Bottled Beauty: Part One
“Celia, what do you think of this?” Milo asked me, picking up a small vase and showing it to me. The top was chipped, a long crack ran down the side, and it was covered with ancient Qasalan engravings.
I glanced at the vase and then at the brown Bori. “Nah,” I said. “I’m just not feeling it today.”
Milo groaned and put it back on the table. “Sorry,” he apologized to the Uni manning the stall before following me; I had already started walking away. “Celia,” he groaned, looking at me with his chocolate eyes, “you’re not going to see anything you like today, are you?”
“Psh, it depends on what I see,” I said, catching my reflection in an antique mirror propped up on another table. It was a fairly cool day by Lost Desert standards, but I still looked fairly disheveled: my purple Acara fur was sticking out in awkward tufts, my long hair which I had up in a ponytail was slipping free of its tie, and my white cotton shirt was wrinkled and covered in a thin layer of sand.
Milo shook his head. “And to think,” he said theatrically, “that I gave up my whole Saturday to go antique shopping with you, and you don’t even like any—!”
“Oh shush!” I interrupted with a laugh. Milo was my best friend and I knew he didn’t really mean it. “I’m sorry. Do you want to go home?”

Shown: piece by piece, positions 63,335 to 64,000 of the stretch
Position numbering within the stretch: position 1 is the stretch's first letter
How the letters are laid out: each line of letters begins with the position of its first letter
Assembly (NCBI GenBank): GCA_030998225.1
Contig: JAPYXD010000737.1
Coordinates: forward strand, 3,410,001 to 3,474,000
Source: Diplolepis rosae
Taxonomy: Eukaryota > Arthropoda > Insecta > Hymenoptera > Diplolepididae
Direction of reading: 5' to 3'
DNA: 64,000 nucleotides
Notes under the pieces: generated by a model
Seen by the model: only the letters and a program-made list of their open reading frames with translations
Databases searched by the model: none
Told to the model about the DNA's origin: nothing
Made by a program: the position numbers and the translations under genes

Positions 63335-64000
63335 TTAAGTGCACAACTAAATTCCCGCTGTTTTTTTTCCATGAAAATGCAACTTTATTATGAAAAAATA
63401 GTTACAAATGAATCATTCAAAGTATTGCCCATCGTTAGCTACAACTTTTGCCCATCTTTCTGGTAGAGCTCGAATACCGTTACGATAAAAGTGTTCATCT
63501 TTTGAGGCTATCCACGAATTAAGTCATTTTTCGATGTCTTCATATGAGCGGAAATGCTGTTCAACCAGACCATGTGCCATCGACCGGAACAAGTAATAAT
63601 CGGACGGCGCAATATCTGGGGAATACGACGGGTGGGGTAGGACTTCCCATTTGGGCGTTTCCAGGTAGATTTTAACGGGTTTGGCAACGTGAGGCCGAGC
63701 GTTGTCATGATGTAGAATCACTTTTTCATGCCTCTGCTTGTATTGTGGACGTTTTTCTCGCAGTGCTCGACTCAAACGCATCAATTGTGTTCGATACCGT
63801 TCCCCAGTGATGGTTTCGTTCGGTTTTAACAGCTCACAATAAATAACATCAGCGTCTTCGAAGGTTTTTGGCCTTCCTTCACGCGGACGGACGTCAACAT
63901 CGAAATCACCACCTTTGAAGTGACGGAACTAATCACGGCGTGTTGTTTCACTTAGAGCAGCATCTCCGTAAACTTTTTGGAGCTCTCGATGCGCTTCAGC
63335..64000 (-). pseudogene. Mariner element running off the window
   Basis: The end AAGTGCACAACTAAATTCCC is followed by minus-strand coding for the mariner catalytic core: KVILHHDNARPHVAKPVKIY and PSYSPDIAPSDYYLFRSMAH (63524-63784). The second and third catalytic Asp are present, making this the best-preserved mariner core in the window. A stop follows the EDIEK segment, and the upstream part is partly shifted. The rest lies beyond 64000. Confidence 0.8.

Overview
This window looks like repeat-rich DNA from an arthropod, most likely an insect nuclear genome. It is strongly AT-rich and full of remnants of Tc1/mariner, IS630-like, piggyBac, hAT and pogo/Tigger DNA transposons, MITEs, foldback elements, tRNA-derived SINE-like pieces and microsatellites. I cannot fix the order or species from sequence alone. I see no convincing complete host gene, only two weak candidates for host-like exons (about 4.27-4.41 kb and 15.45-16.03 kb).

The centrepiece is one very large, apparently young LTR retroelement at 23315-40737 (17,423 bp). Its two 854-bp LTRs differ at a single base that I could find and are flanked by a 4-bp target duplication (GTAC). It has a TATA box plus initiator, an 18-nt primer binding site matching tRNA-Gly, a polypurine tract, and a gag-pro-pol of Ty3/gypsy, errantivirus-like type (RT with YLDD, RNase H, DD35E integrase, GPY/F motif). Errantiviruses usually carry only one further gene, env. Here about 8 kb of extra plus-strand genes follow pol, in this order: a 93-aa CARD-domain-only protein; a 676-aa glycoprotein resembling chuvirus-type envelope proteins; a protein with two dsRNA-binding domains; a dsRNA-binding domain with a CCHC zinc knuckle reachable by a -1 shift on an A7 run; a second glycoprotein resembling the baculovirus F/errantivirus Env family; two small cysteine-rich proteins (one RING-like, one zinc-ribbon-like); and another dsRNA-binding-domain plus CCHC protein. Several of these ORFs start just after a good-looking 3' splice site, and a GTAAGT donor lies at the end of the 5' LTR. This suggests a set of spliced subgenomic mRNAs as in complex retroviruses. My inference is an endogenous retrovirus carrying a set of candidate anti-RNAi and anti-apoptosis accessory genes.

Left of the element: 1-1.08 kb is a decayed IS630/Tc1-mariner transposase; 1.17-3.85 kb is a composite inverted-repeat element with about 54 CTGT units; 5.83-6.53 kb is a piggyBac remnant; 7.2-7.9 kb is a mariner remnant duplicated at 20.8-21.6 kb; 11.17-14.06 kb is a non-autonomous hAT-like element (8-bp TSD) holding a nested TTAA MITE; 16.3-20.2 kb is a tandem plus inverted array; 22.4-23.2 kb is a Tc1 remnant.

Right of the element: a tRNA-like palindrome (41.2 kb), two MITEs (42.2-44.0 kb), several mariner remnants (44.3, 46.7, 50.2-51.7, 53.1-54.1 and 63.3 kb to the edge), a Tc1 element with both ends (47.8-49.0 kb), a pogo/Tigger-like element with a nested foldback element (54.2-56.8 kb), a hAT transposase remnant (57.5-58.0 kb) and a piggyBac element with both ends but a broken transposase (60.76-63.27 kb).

“Nah,” the Bori said, shaking his head. “As long as you find something you like soon.”
“Don’t rush me,” I said, strolling to the next stall. This one had a collection of porcelain figurines, each one hand painted. The dolls were beautiful and petite, but not my style. I liked old stuff. Things found in ruins but cheap enough for me to buy and add to my collection. Things with secrets and cool pasts. Milo, however, picked up a figure of a Blumaroo wearing a tutu, her leg extended in a graceful arabesque.
“Hey,” he asked, pointing to the ballerina, “are you going to go to your sister’s dance recital this weekend?”
“Wouldn’t miss it,” I said. “Cara’s been rehearsing for months.”
My older sister, Cara, was a really great dancer. There was just something about her that could make the simplest movements look graceful. It was as if she had this wonderful gift bestowed on her since birth. My whole family was like that. My mom worked as an artist, painting beautiful landscapes that were hung in art galleries and sold well enough to make a decent profit. My dad, on the other hand, had a brilliant mind. He could solve the toughest math problems as long as he had a piece of paper and a pencil.
I, on the other hand, was just a plain Jane. A normal purple Acara named Celia who had a liking for history so old that no one alive can remember it. And honestly, I was perfectly fine with that.
Milo put the dancer back down. “Let’s move on. You don’t like anything here.”
“You can tell?”
He chuckled. “I’ve only known you for a year, but I think I’ve got you pretty figured out.”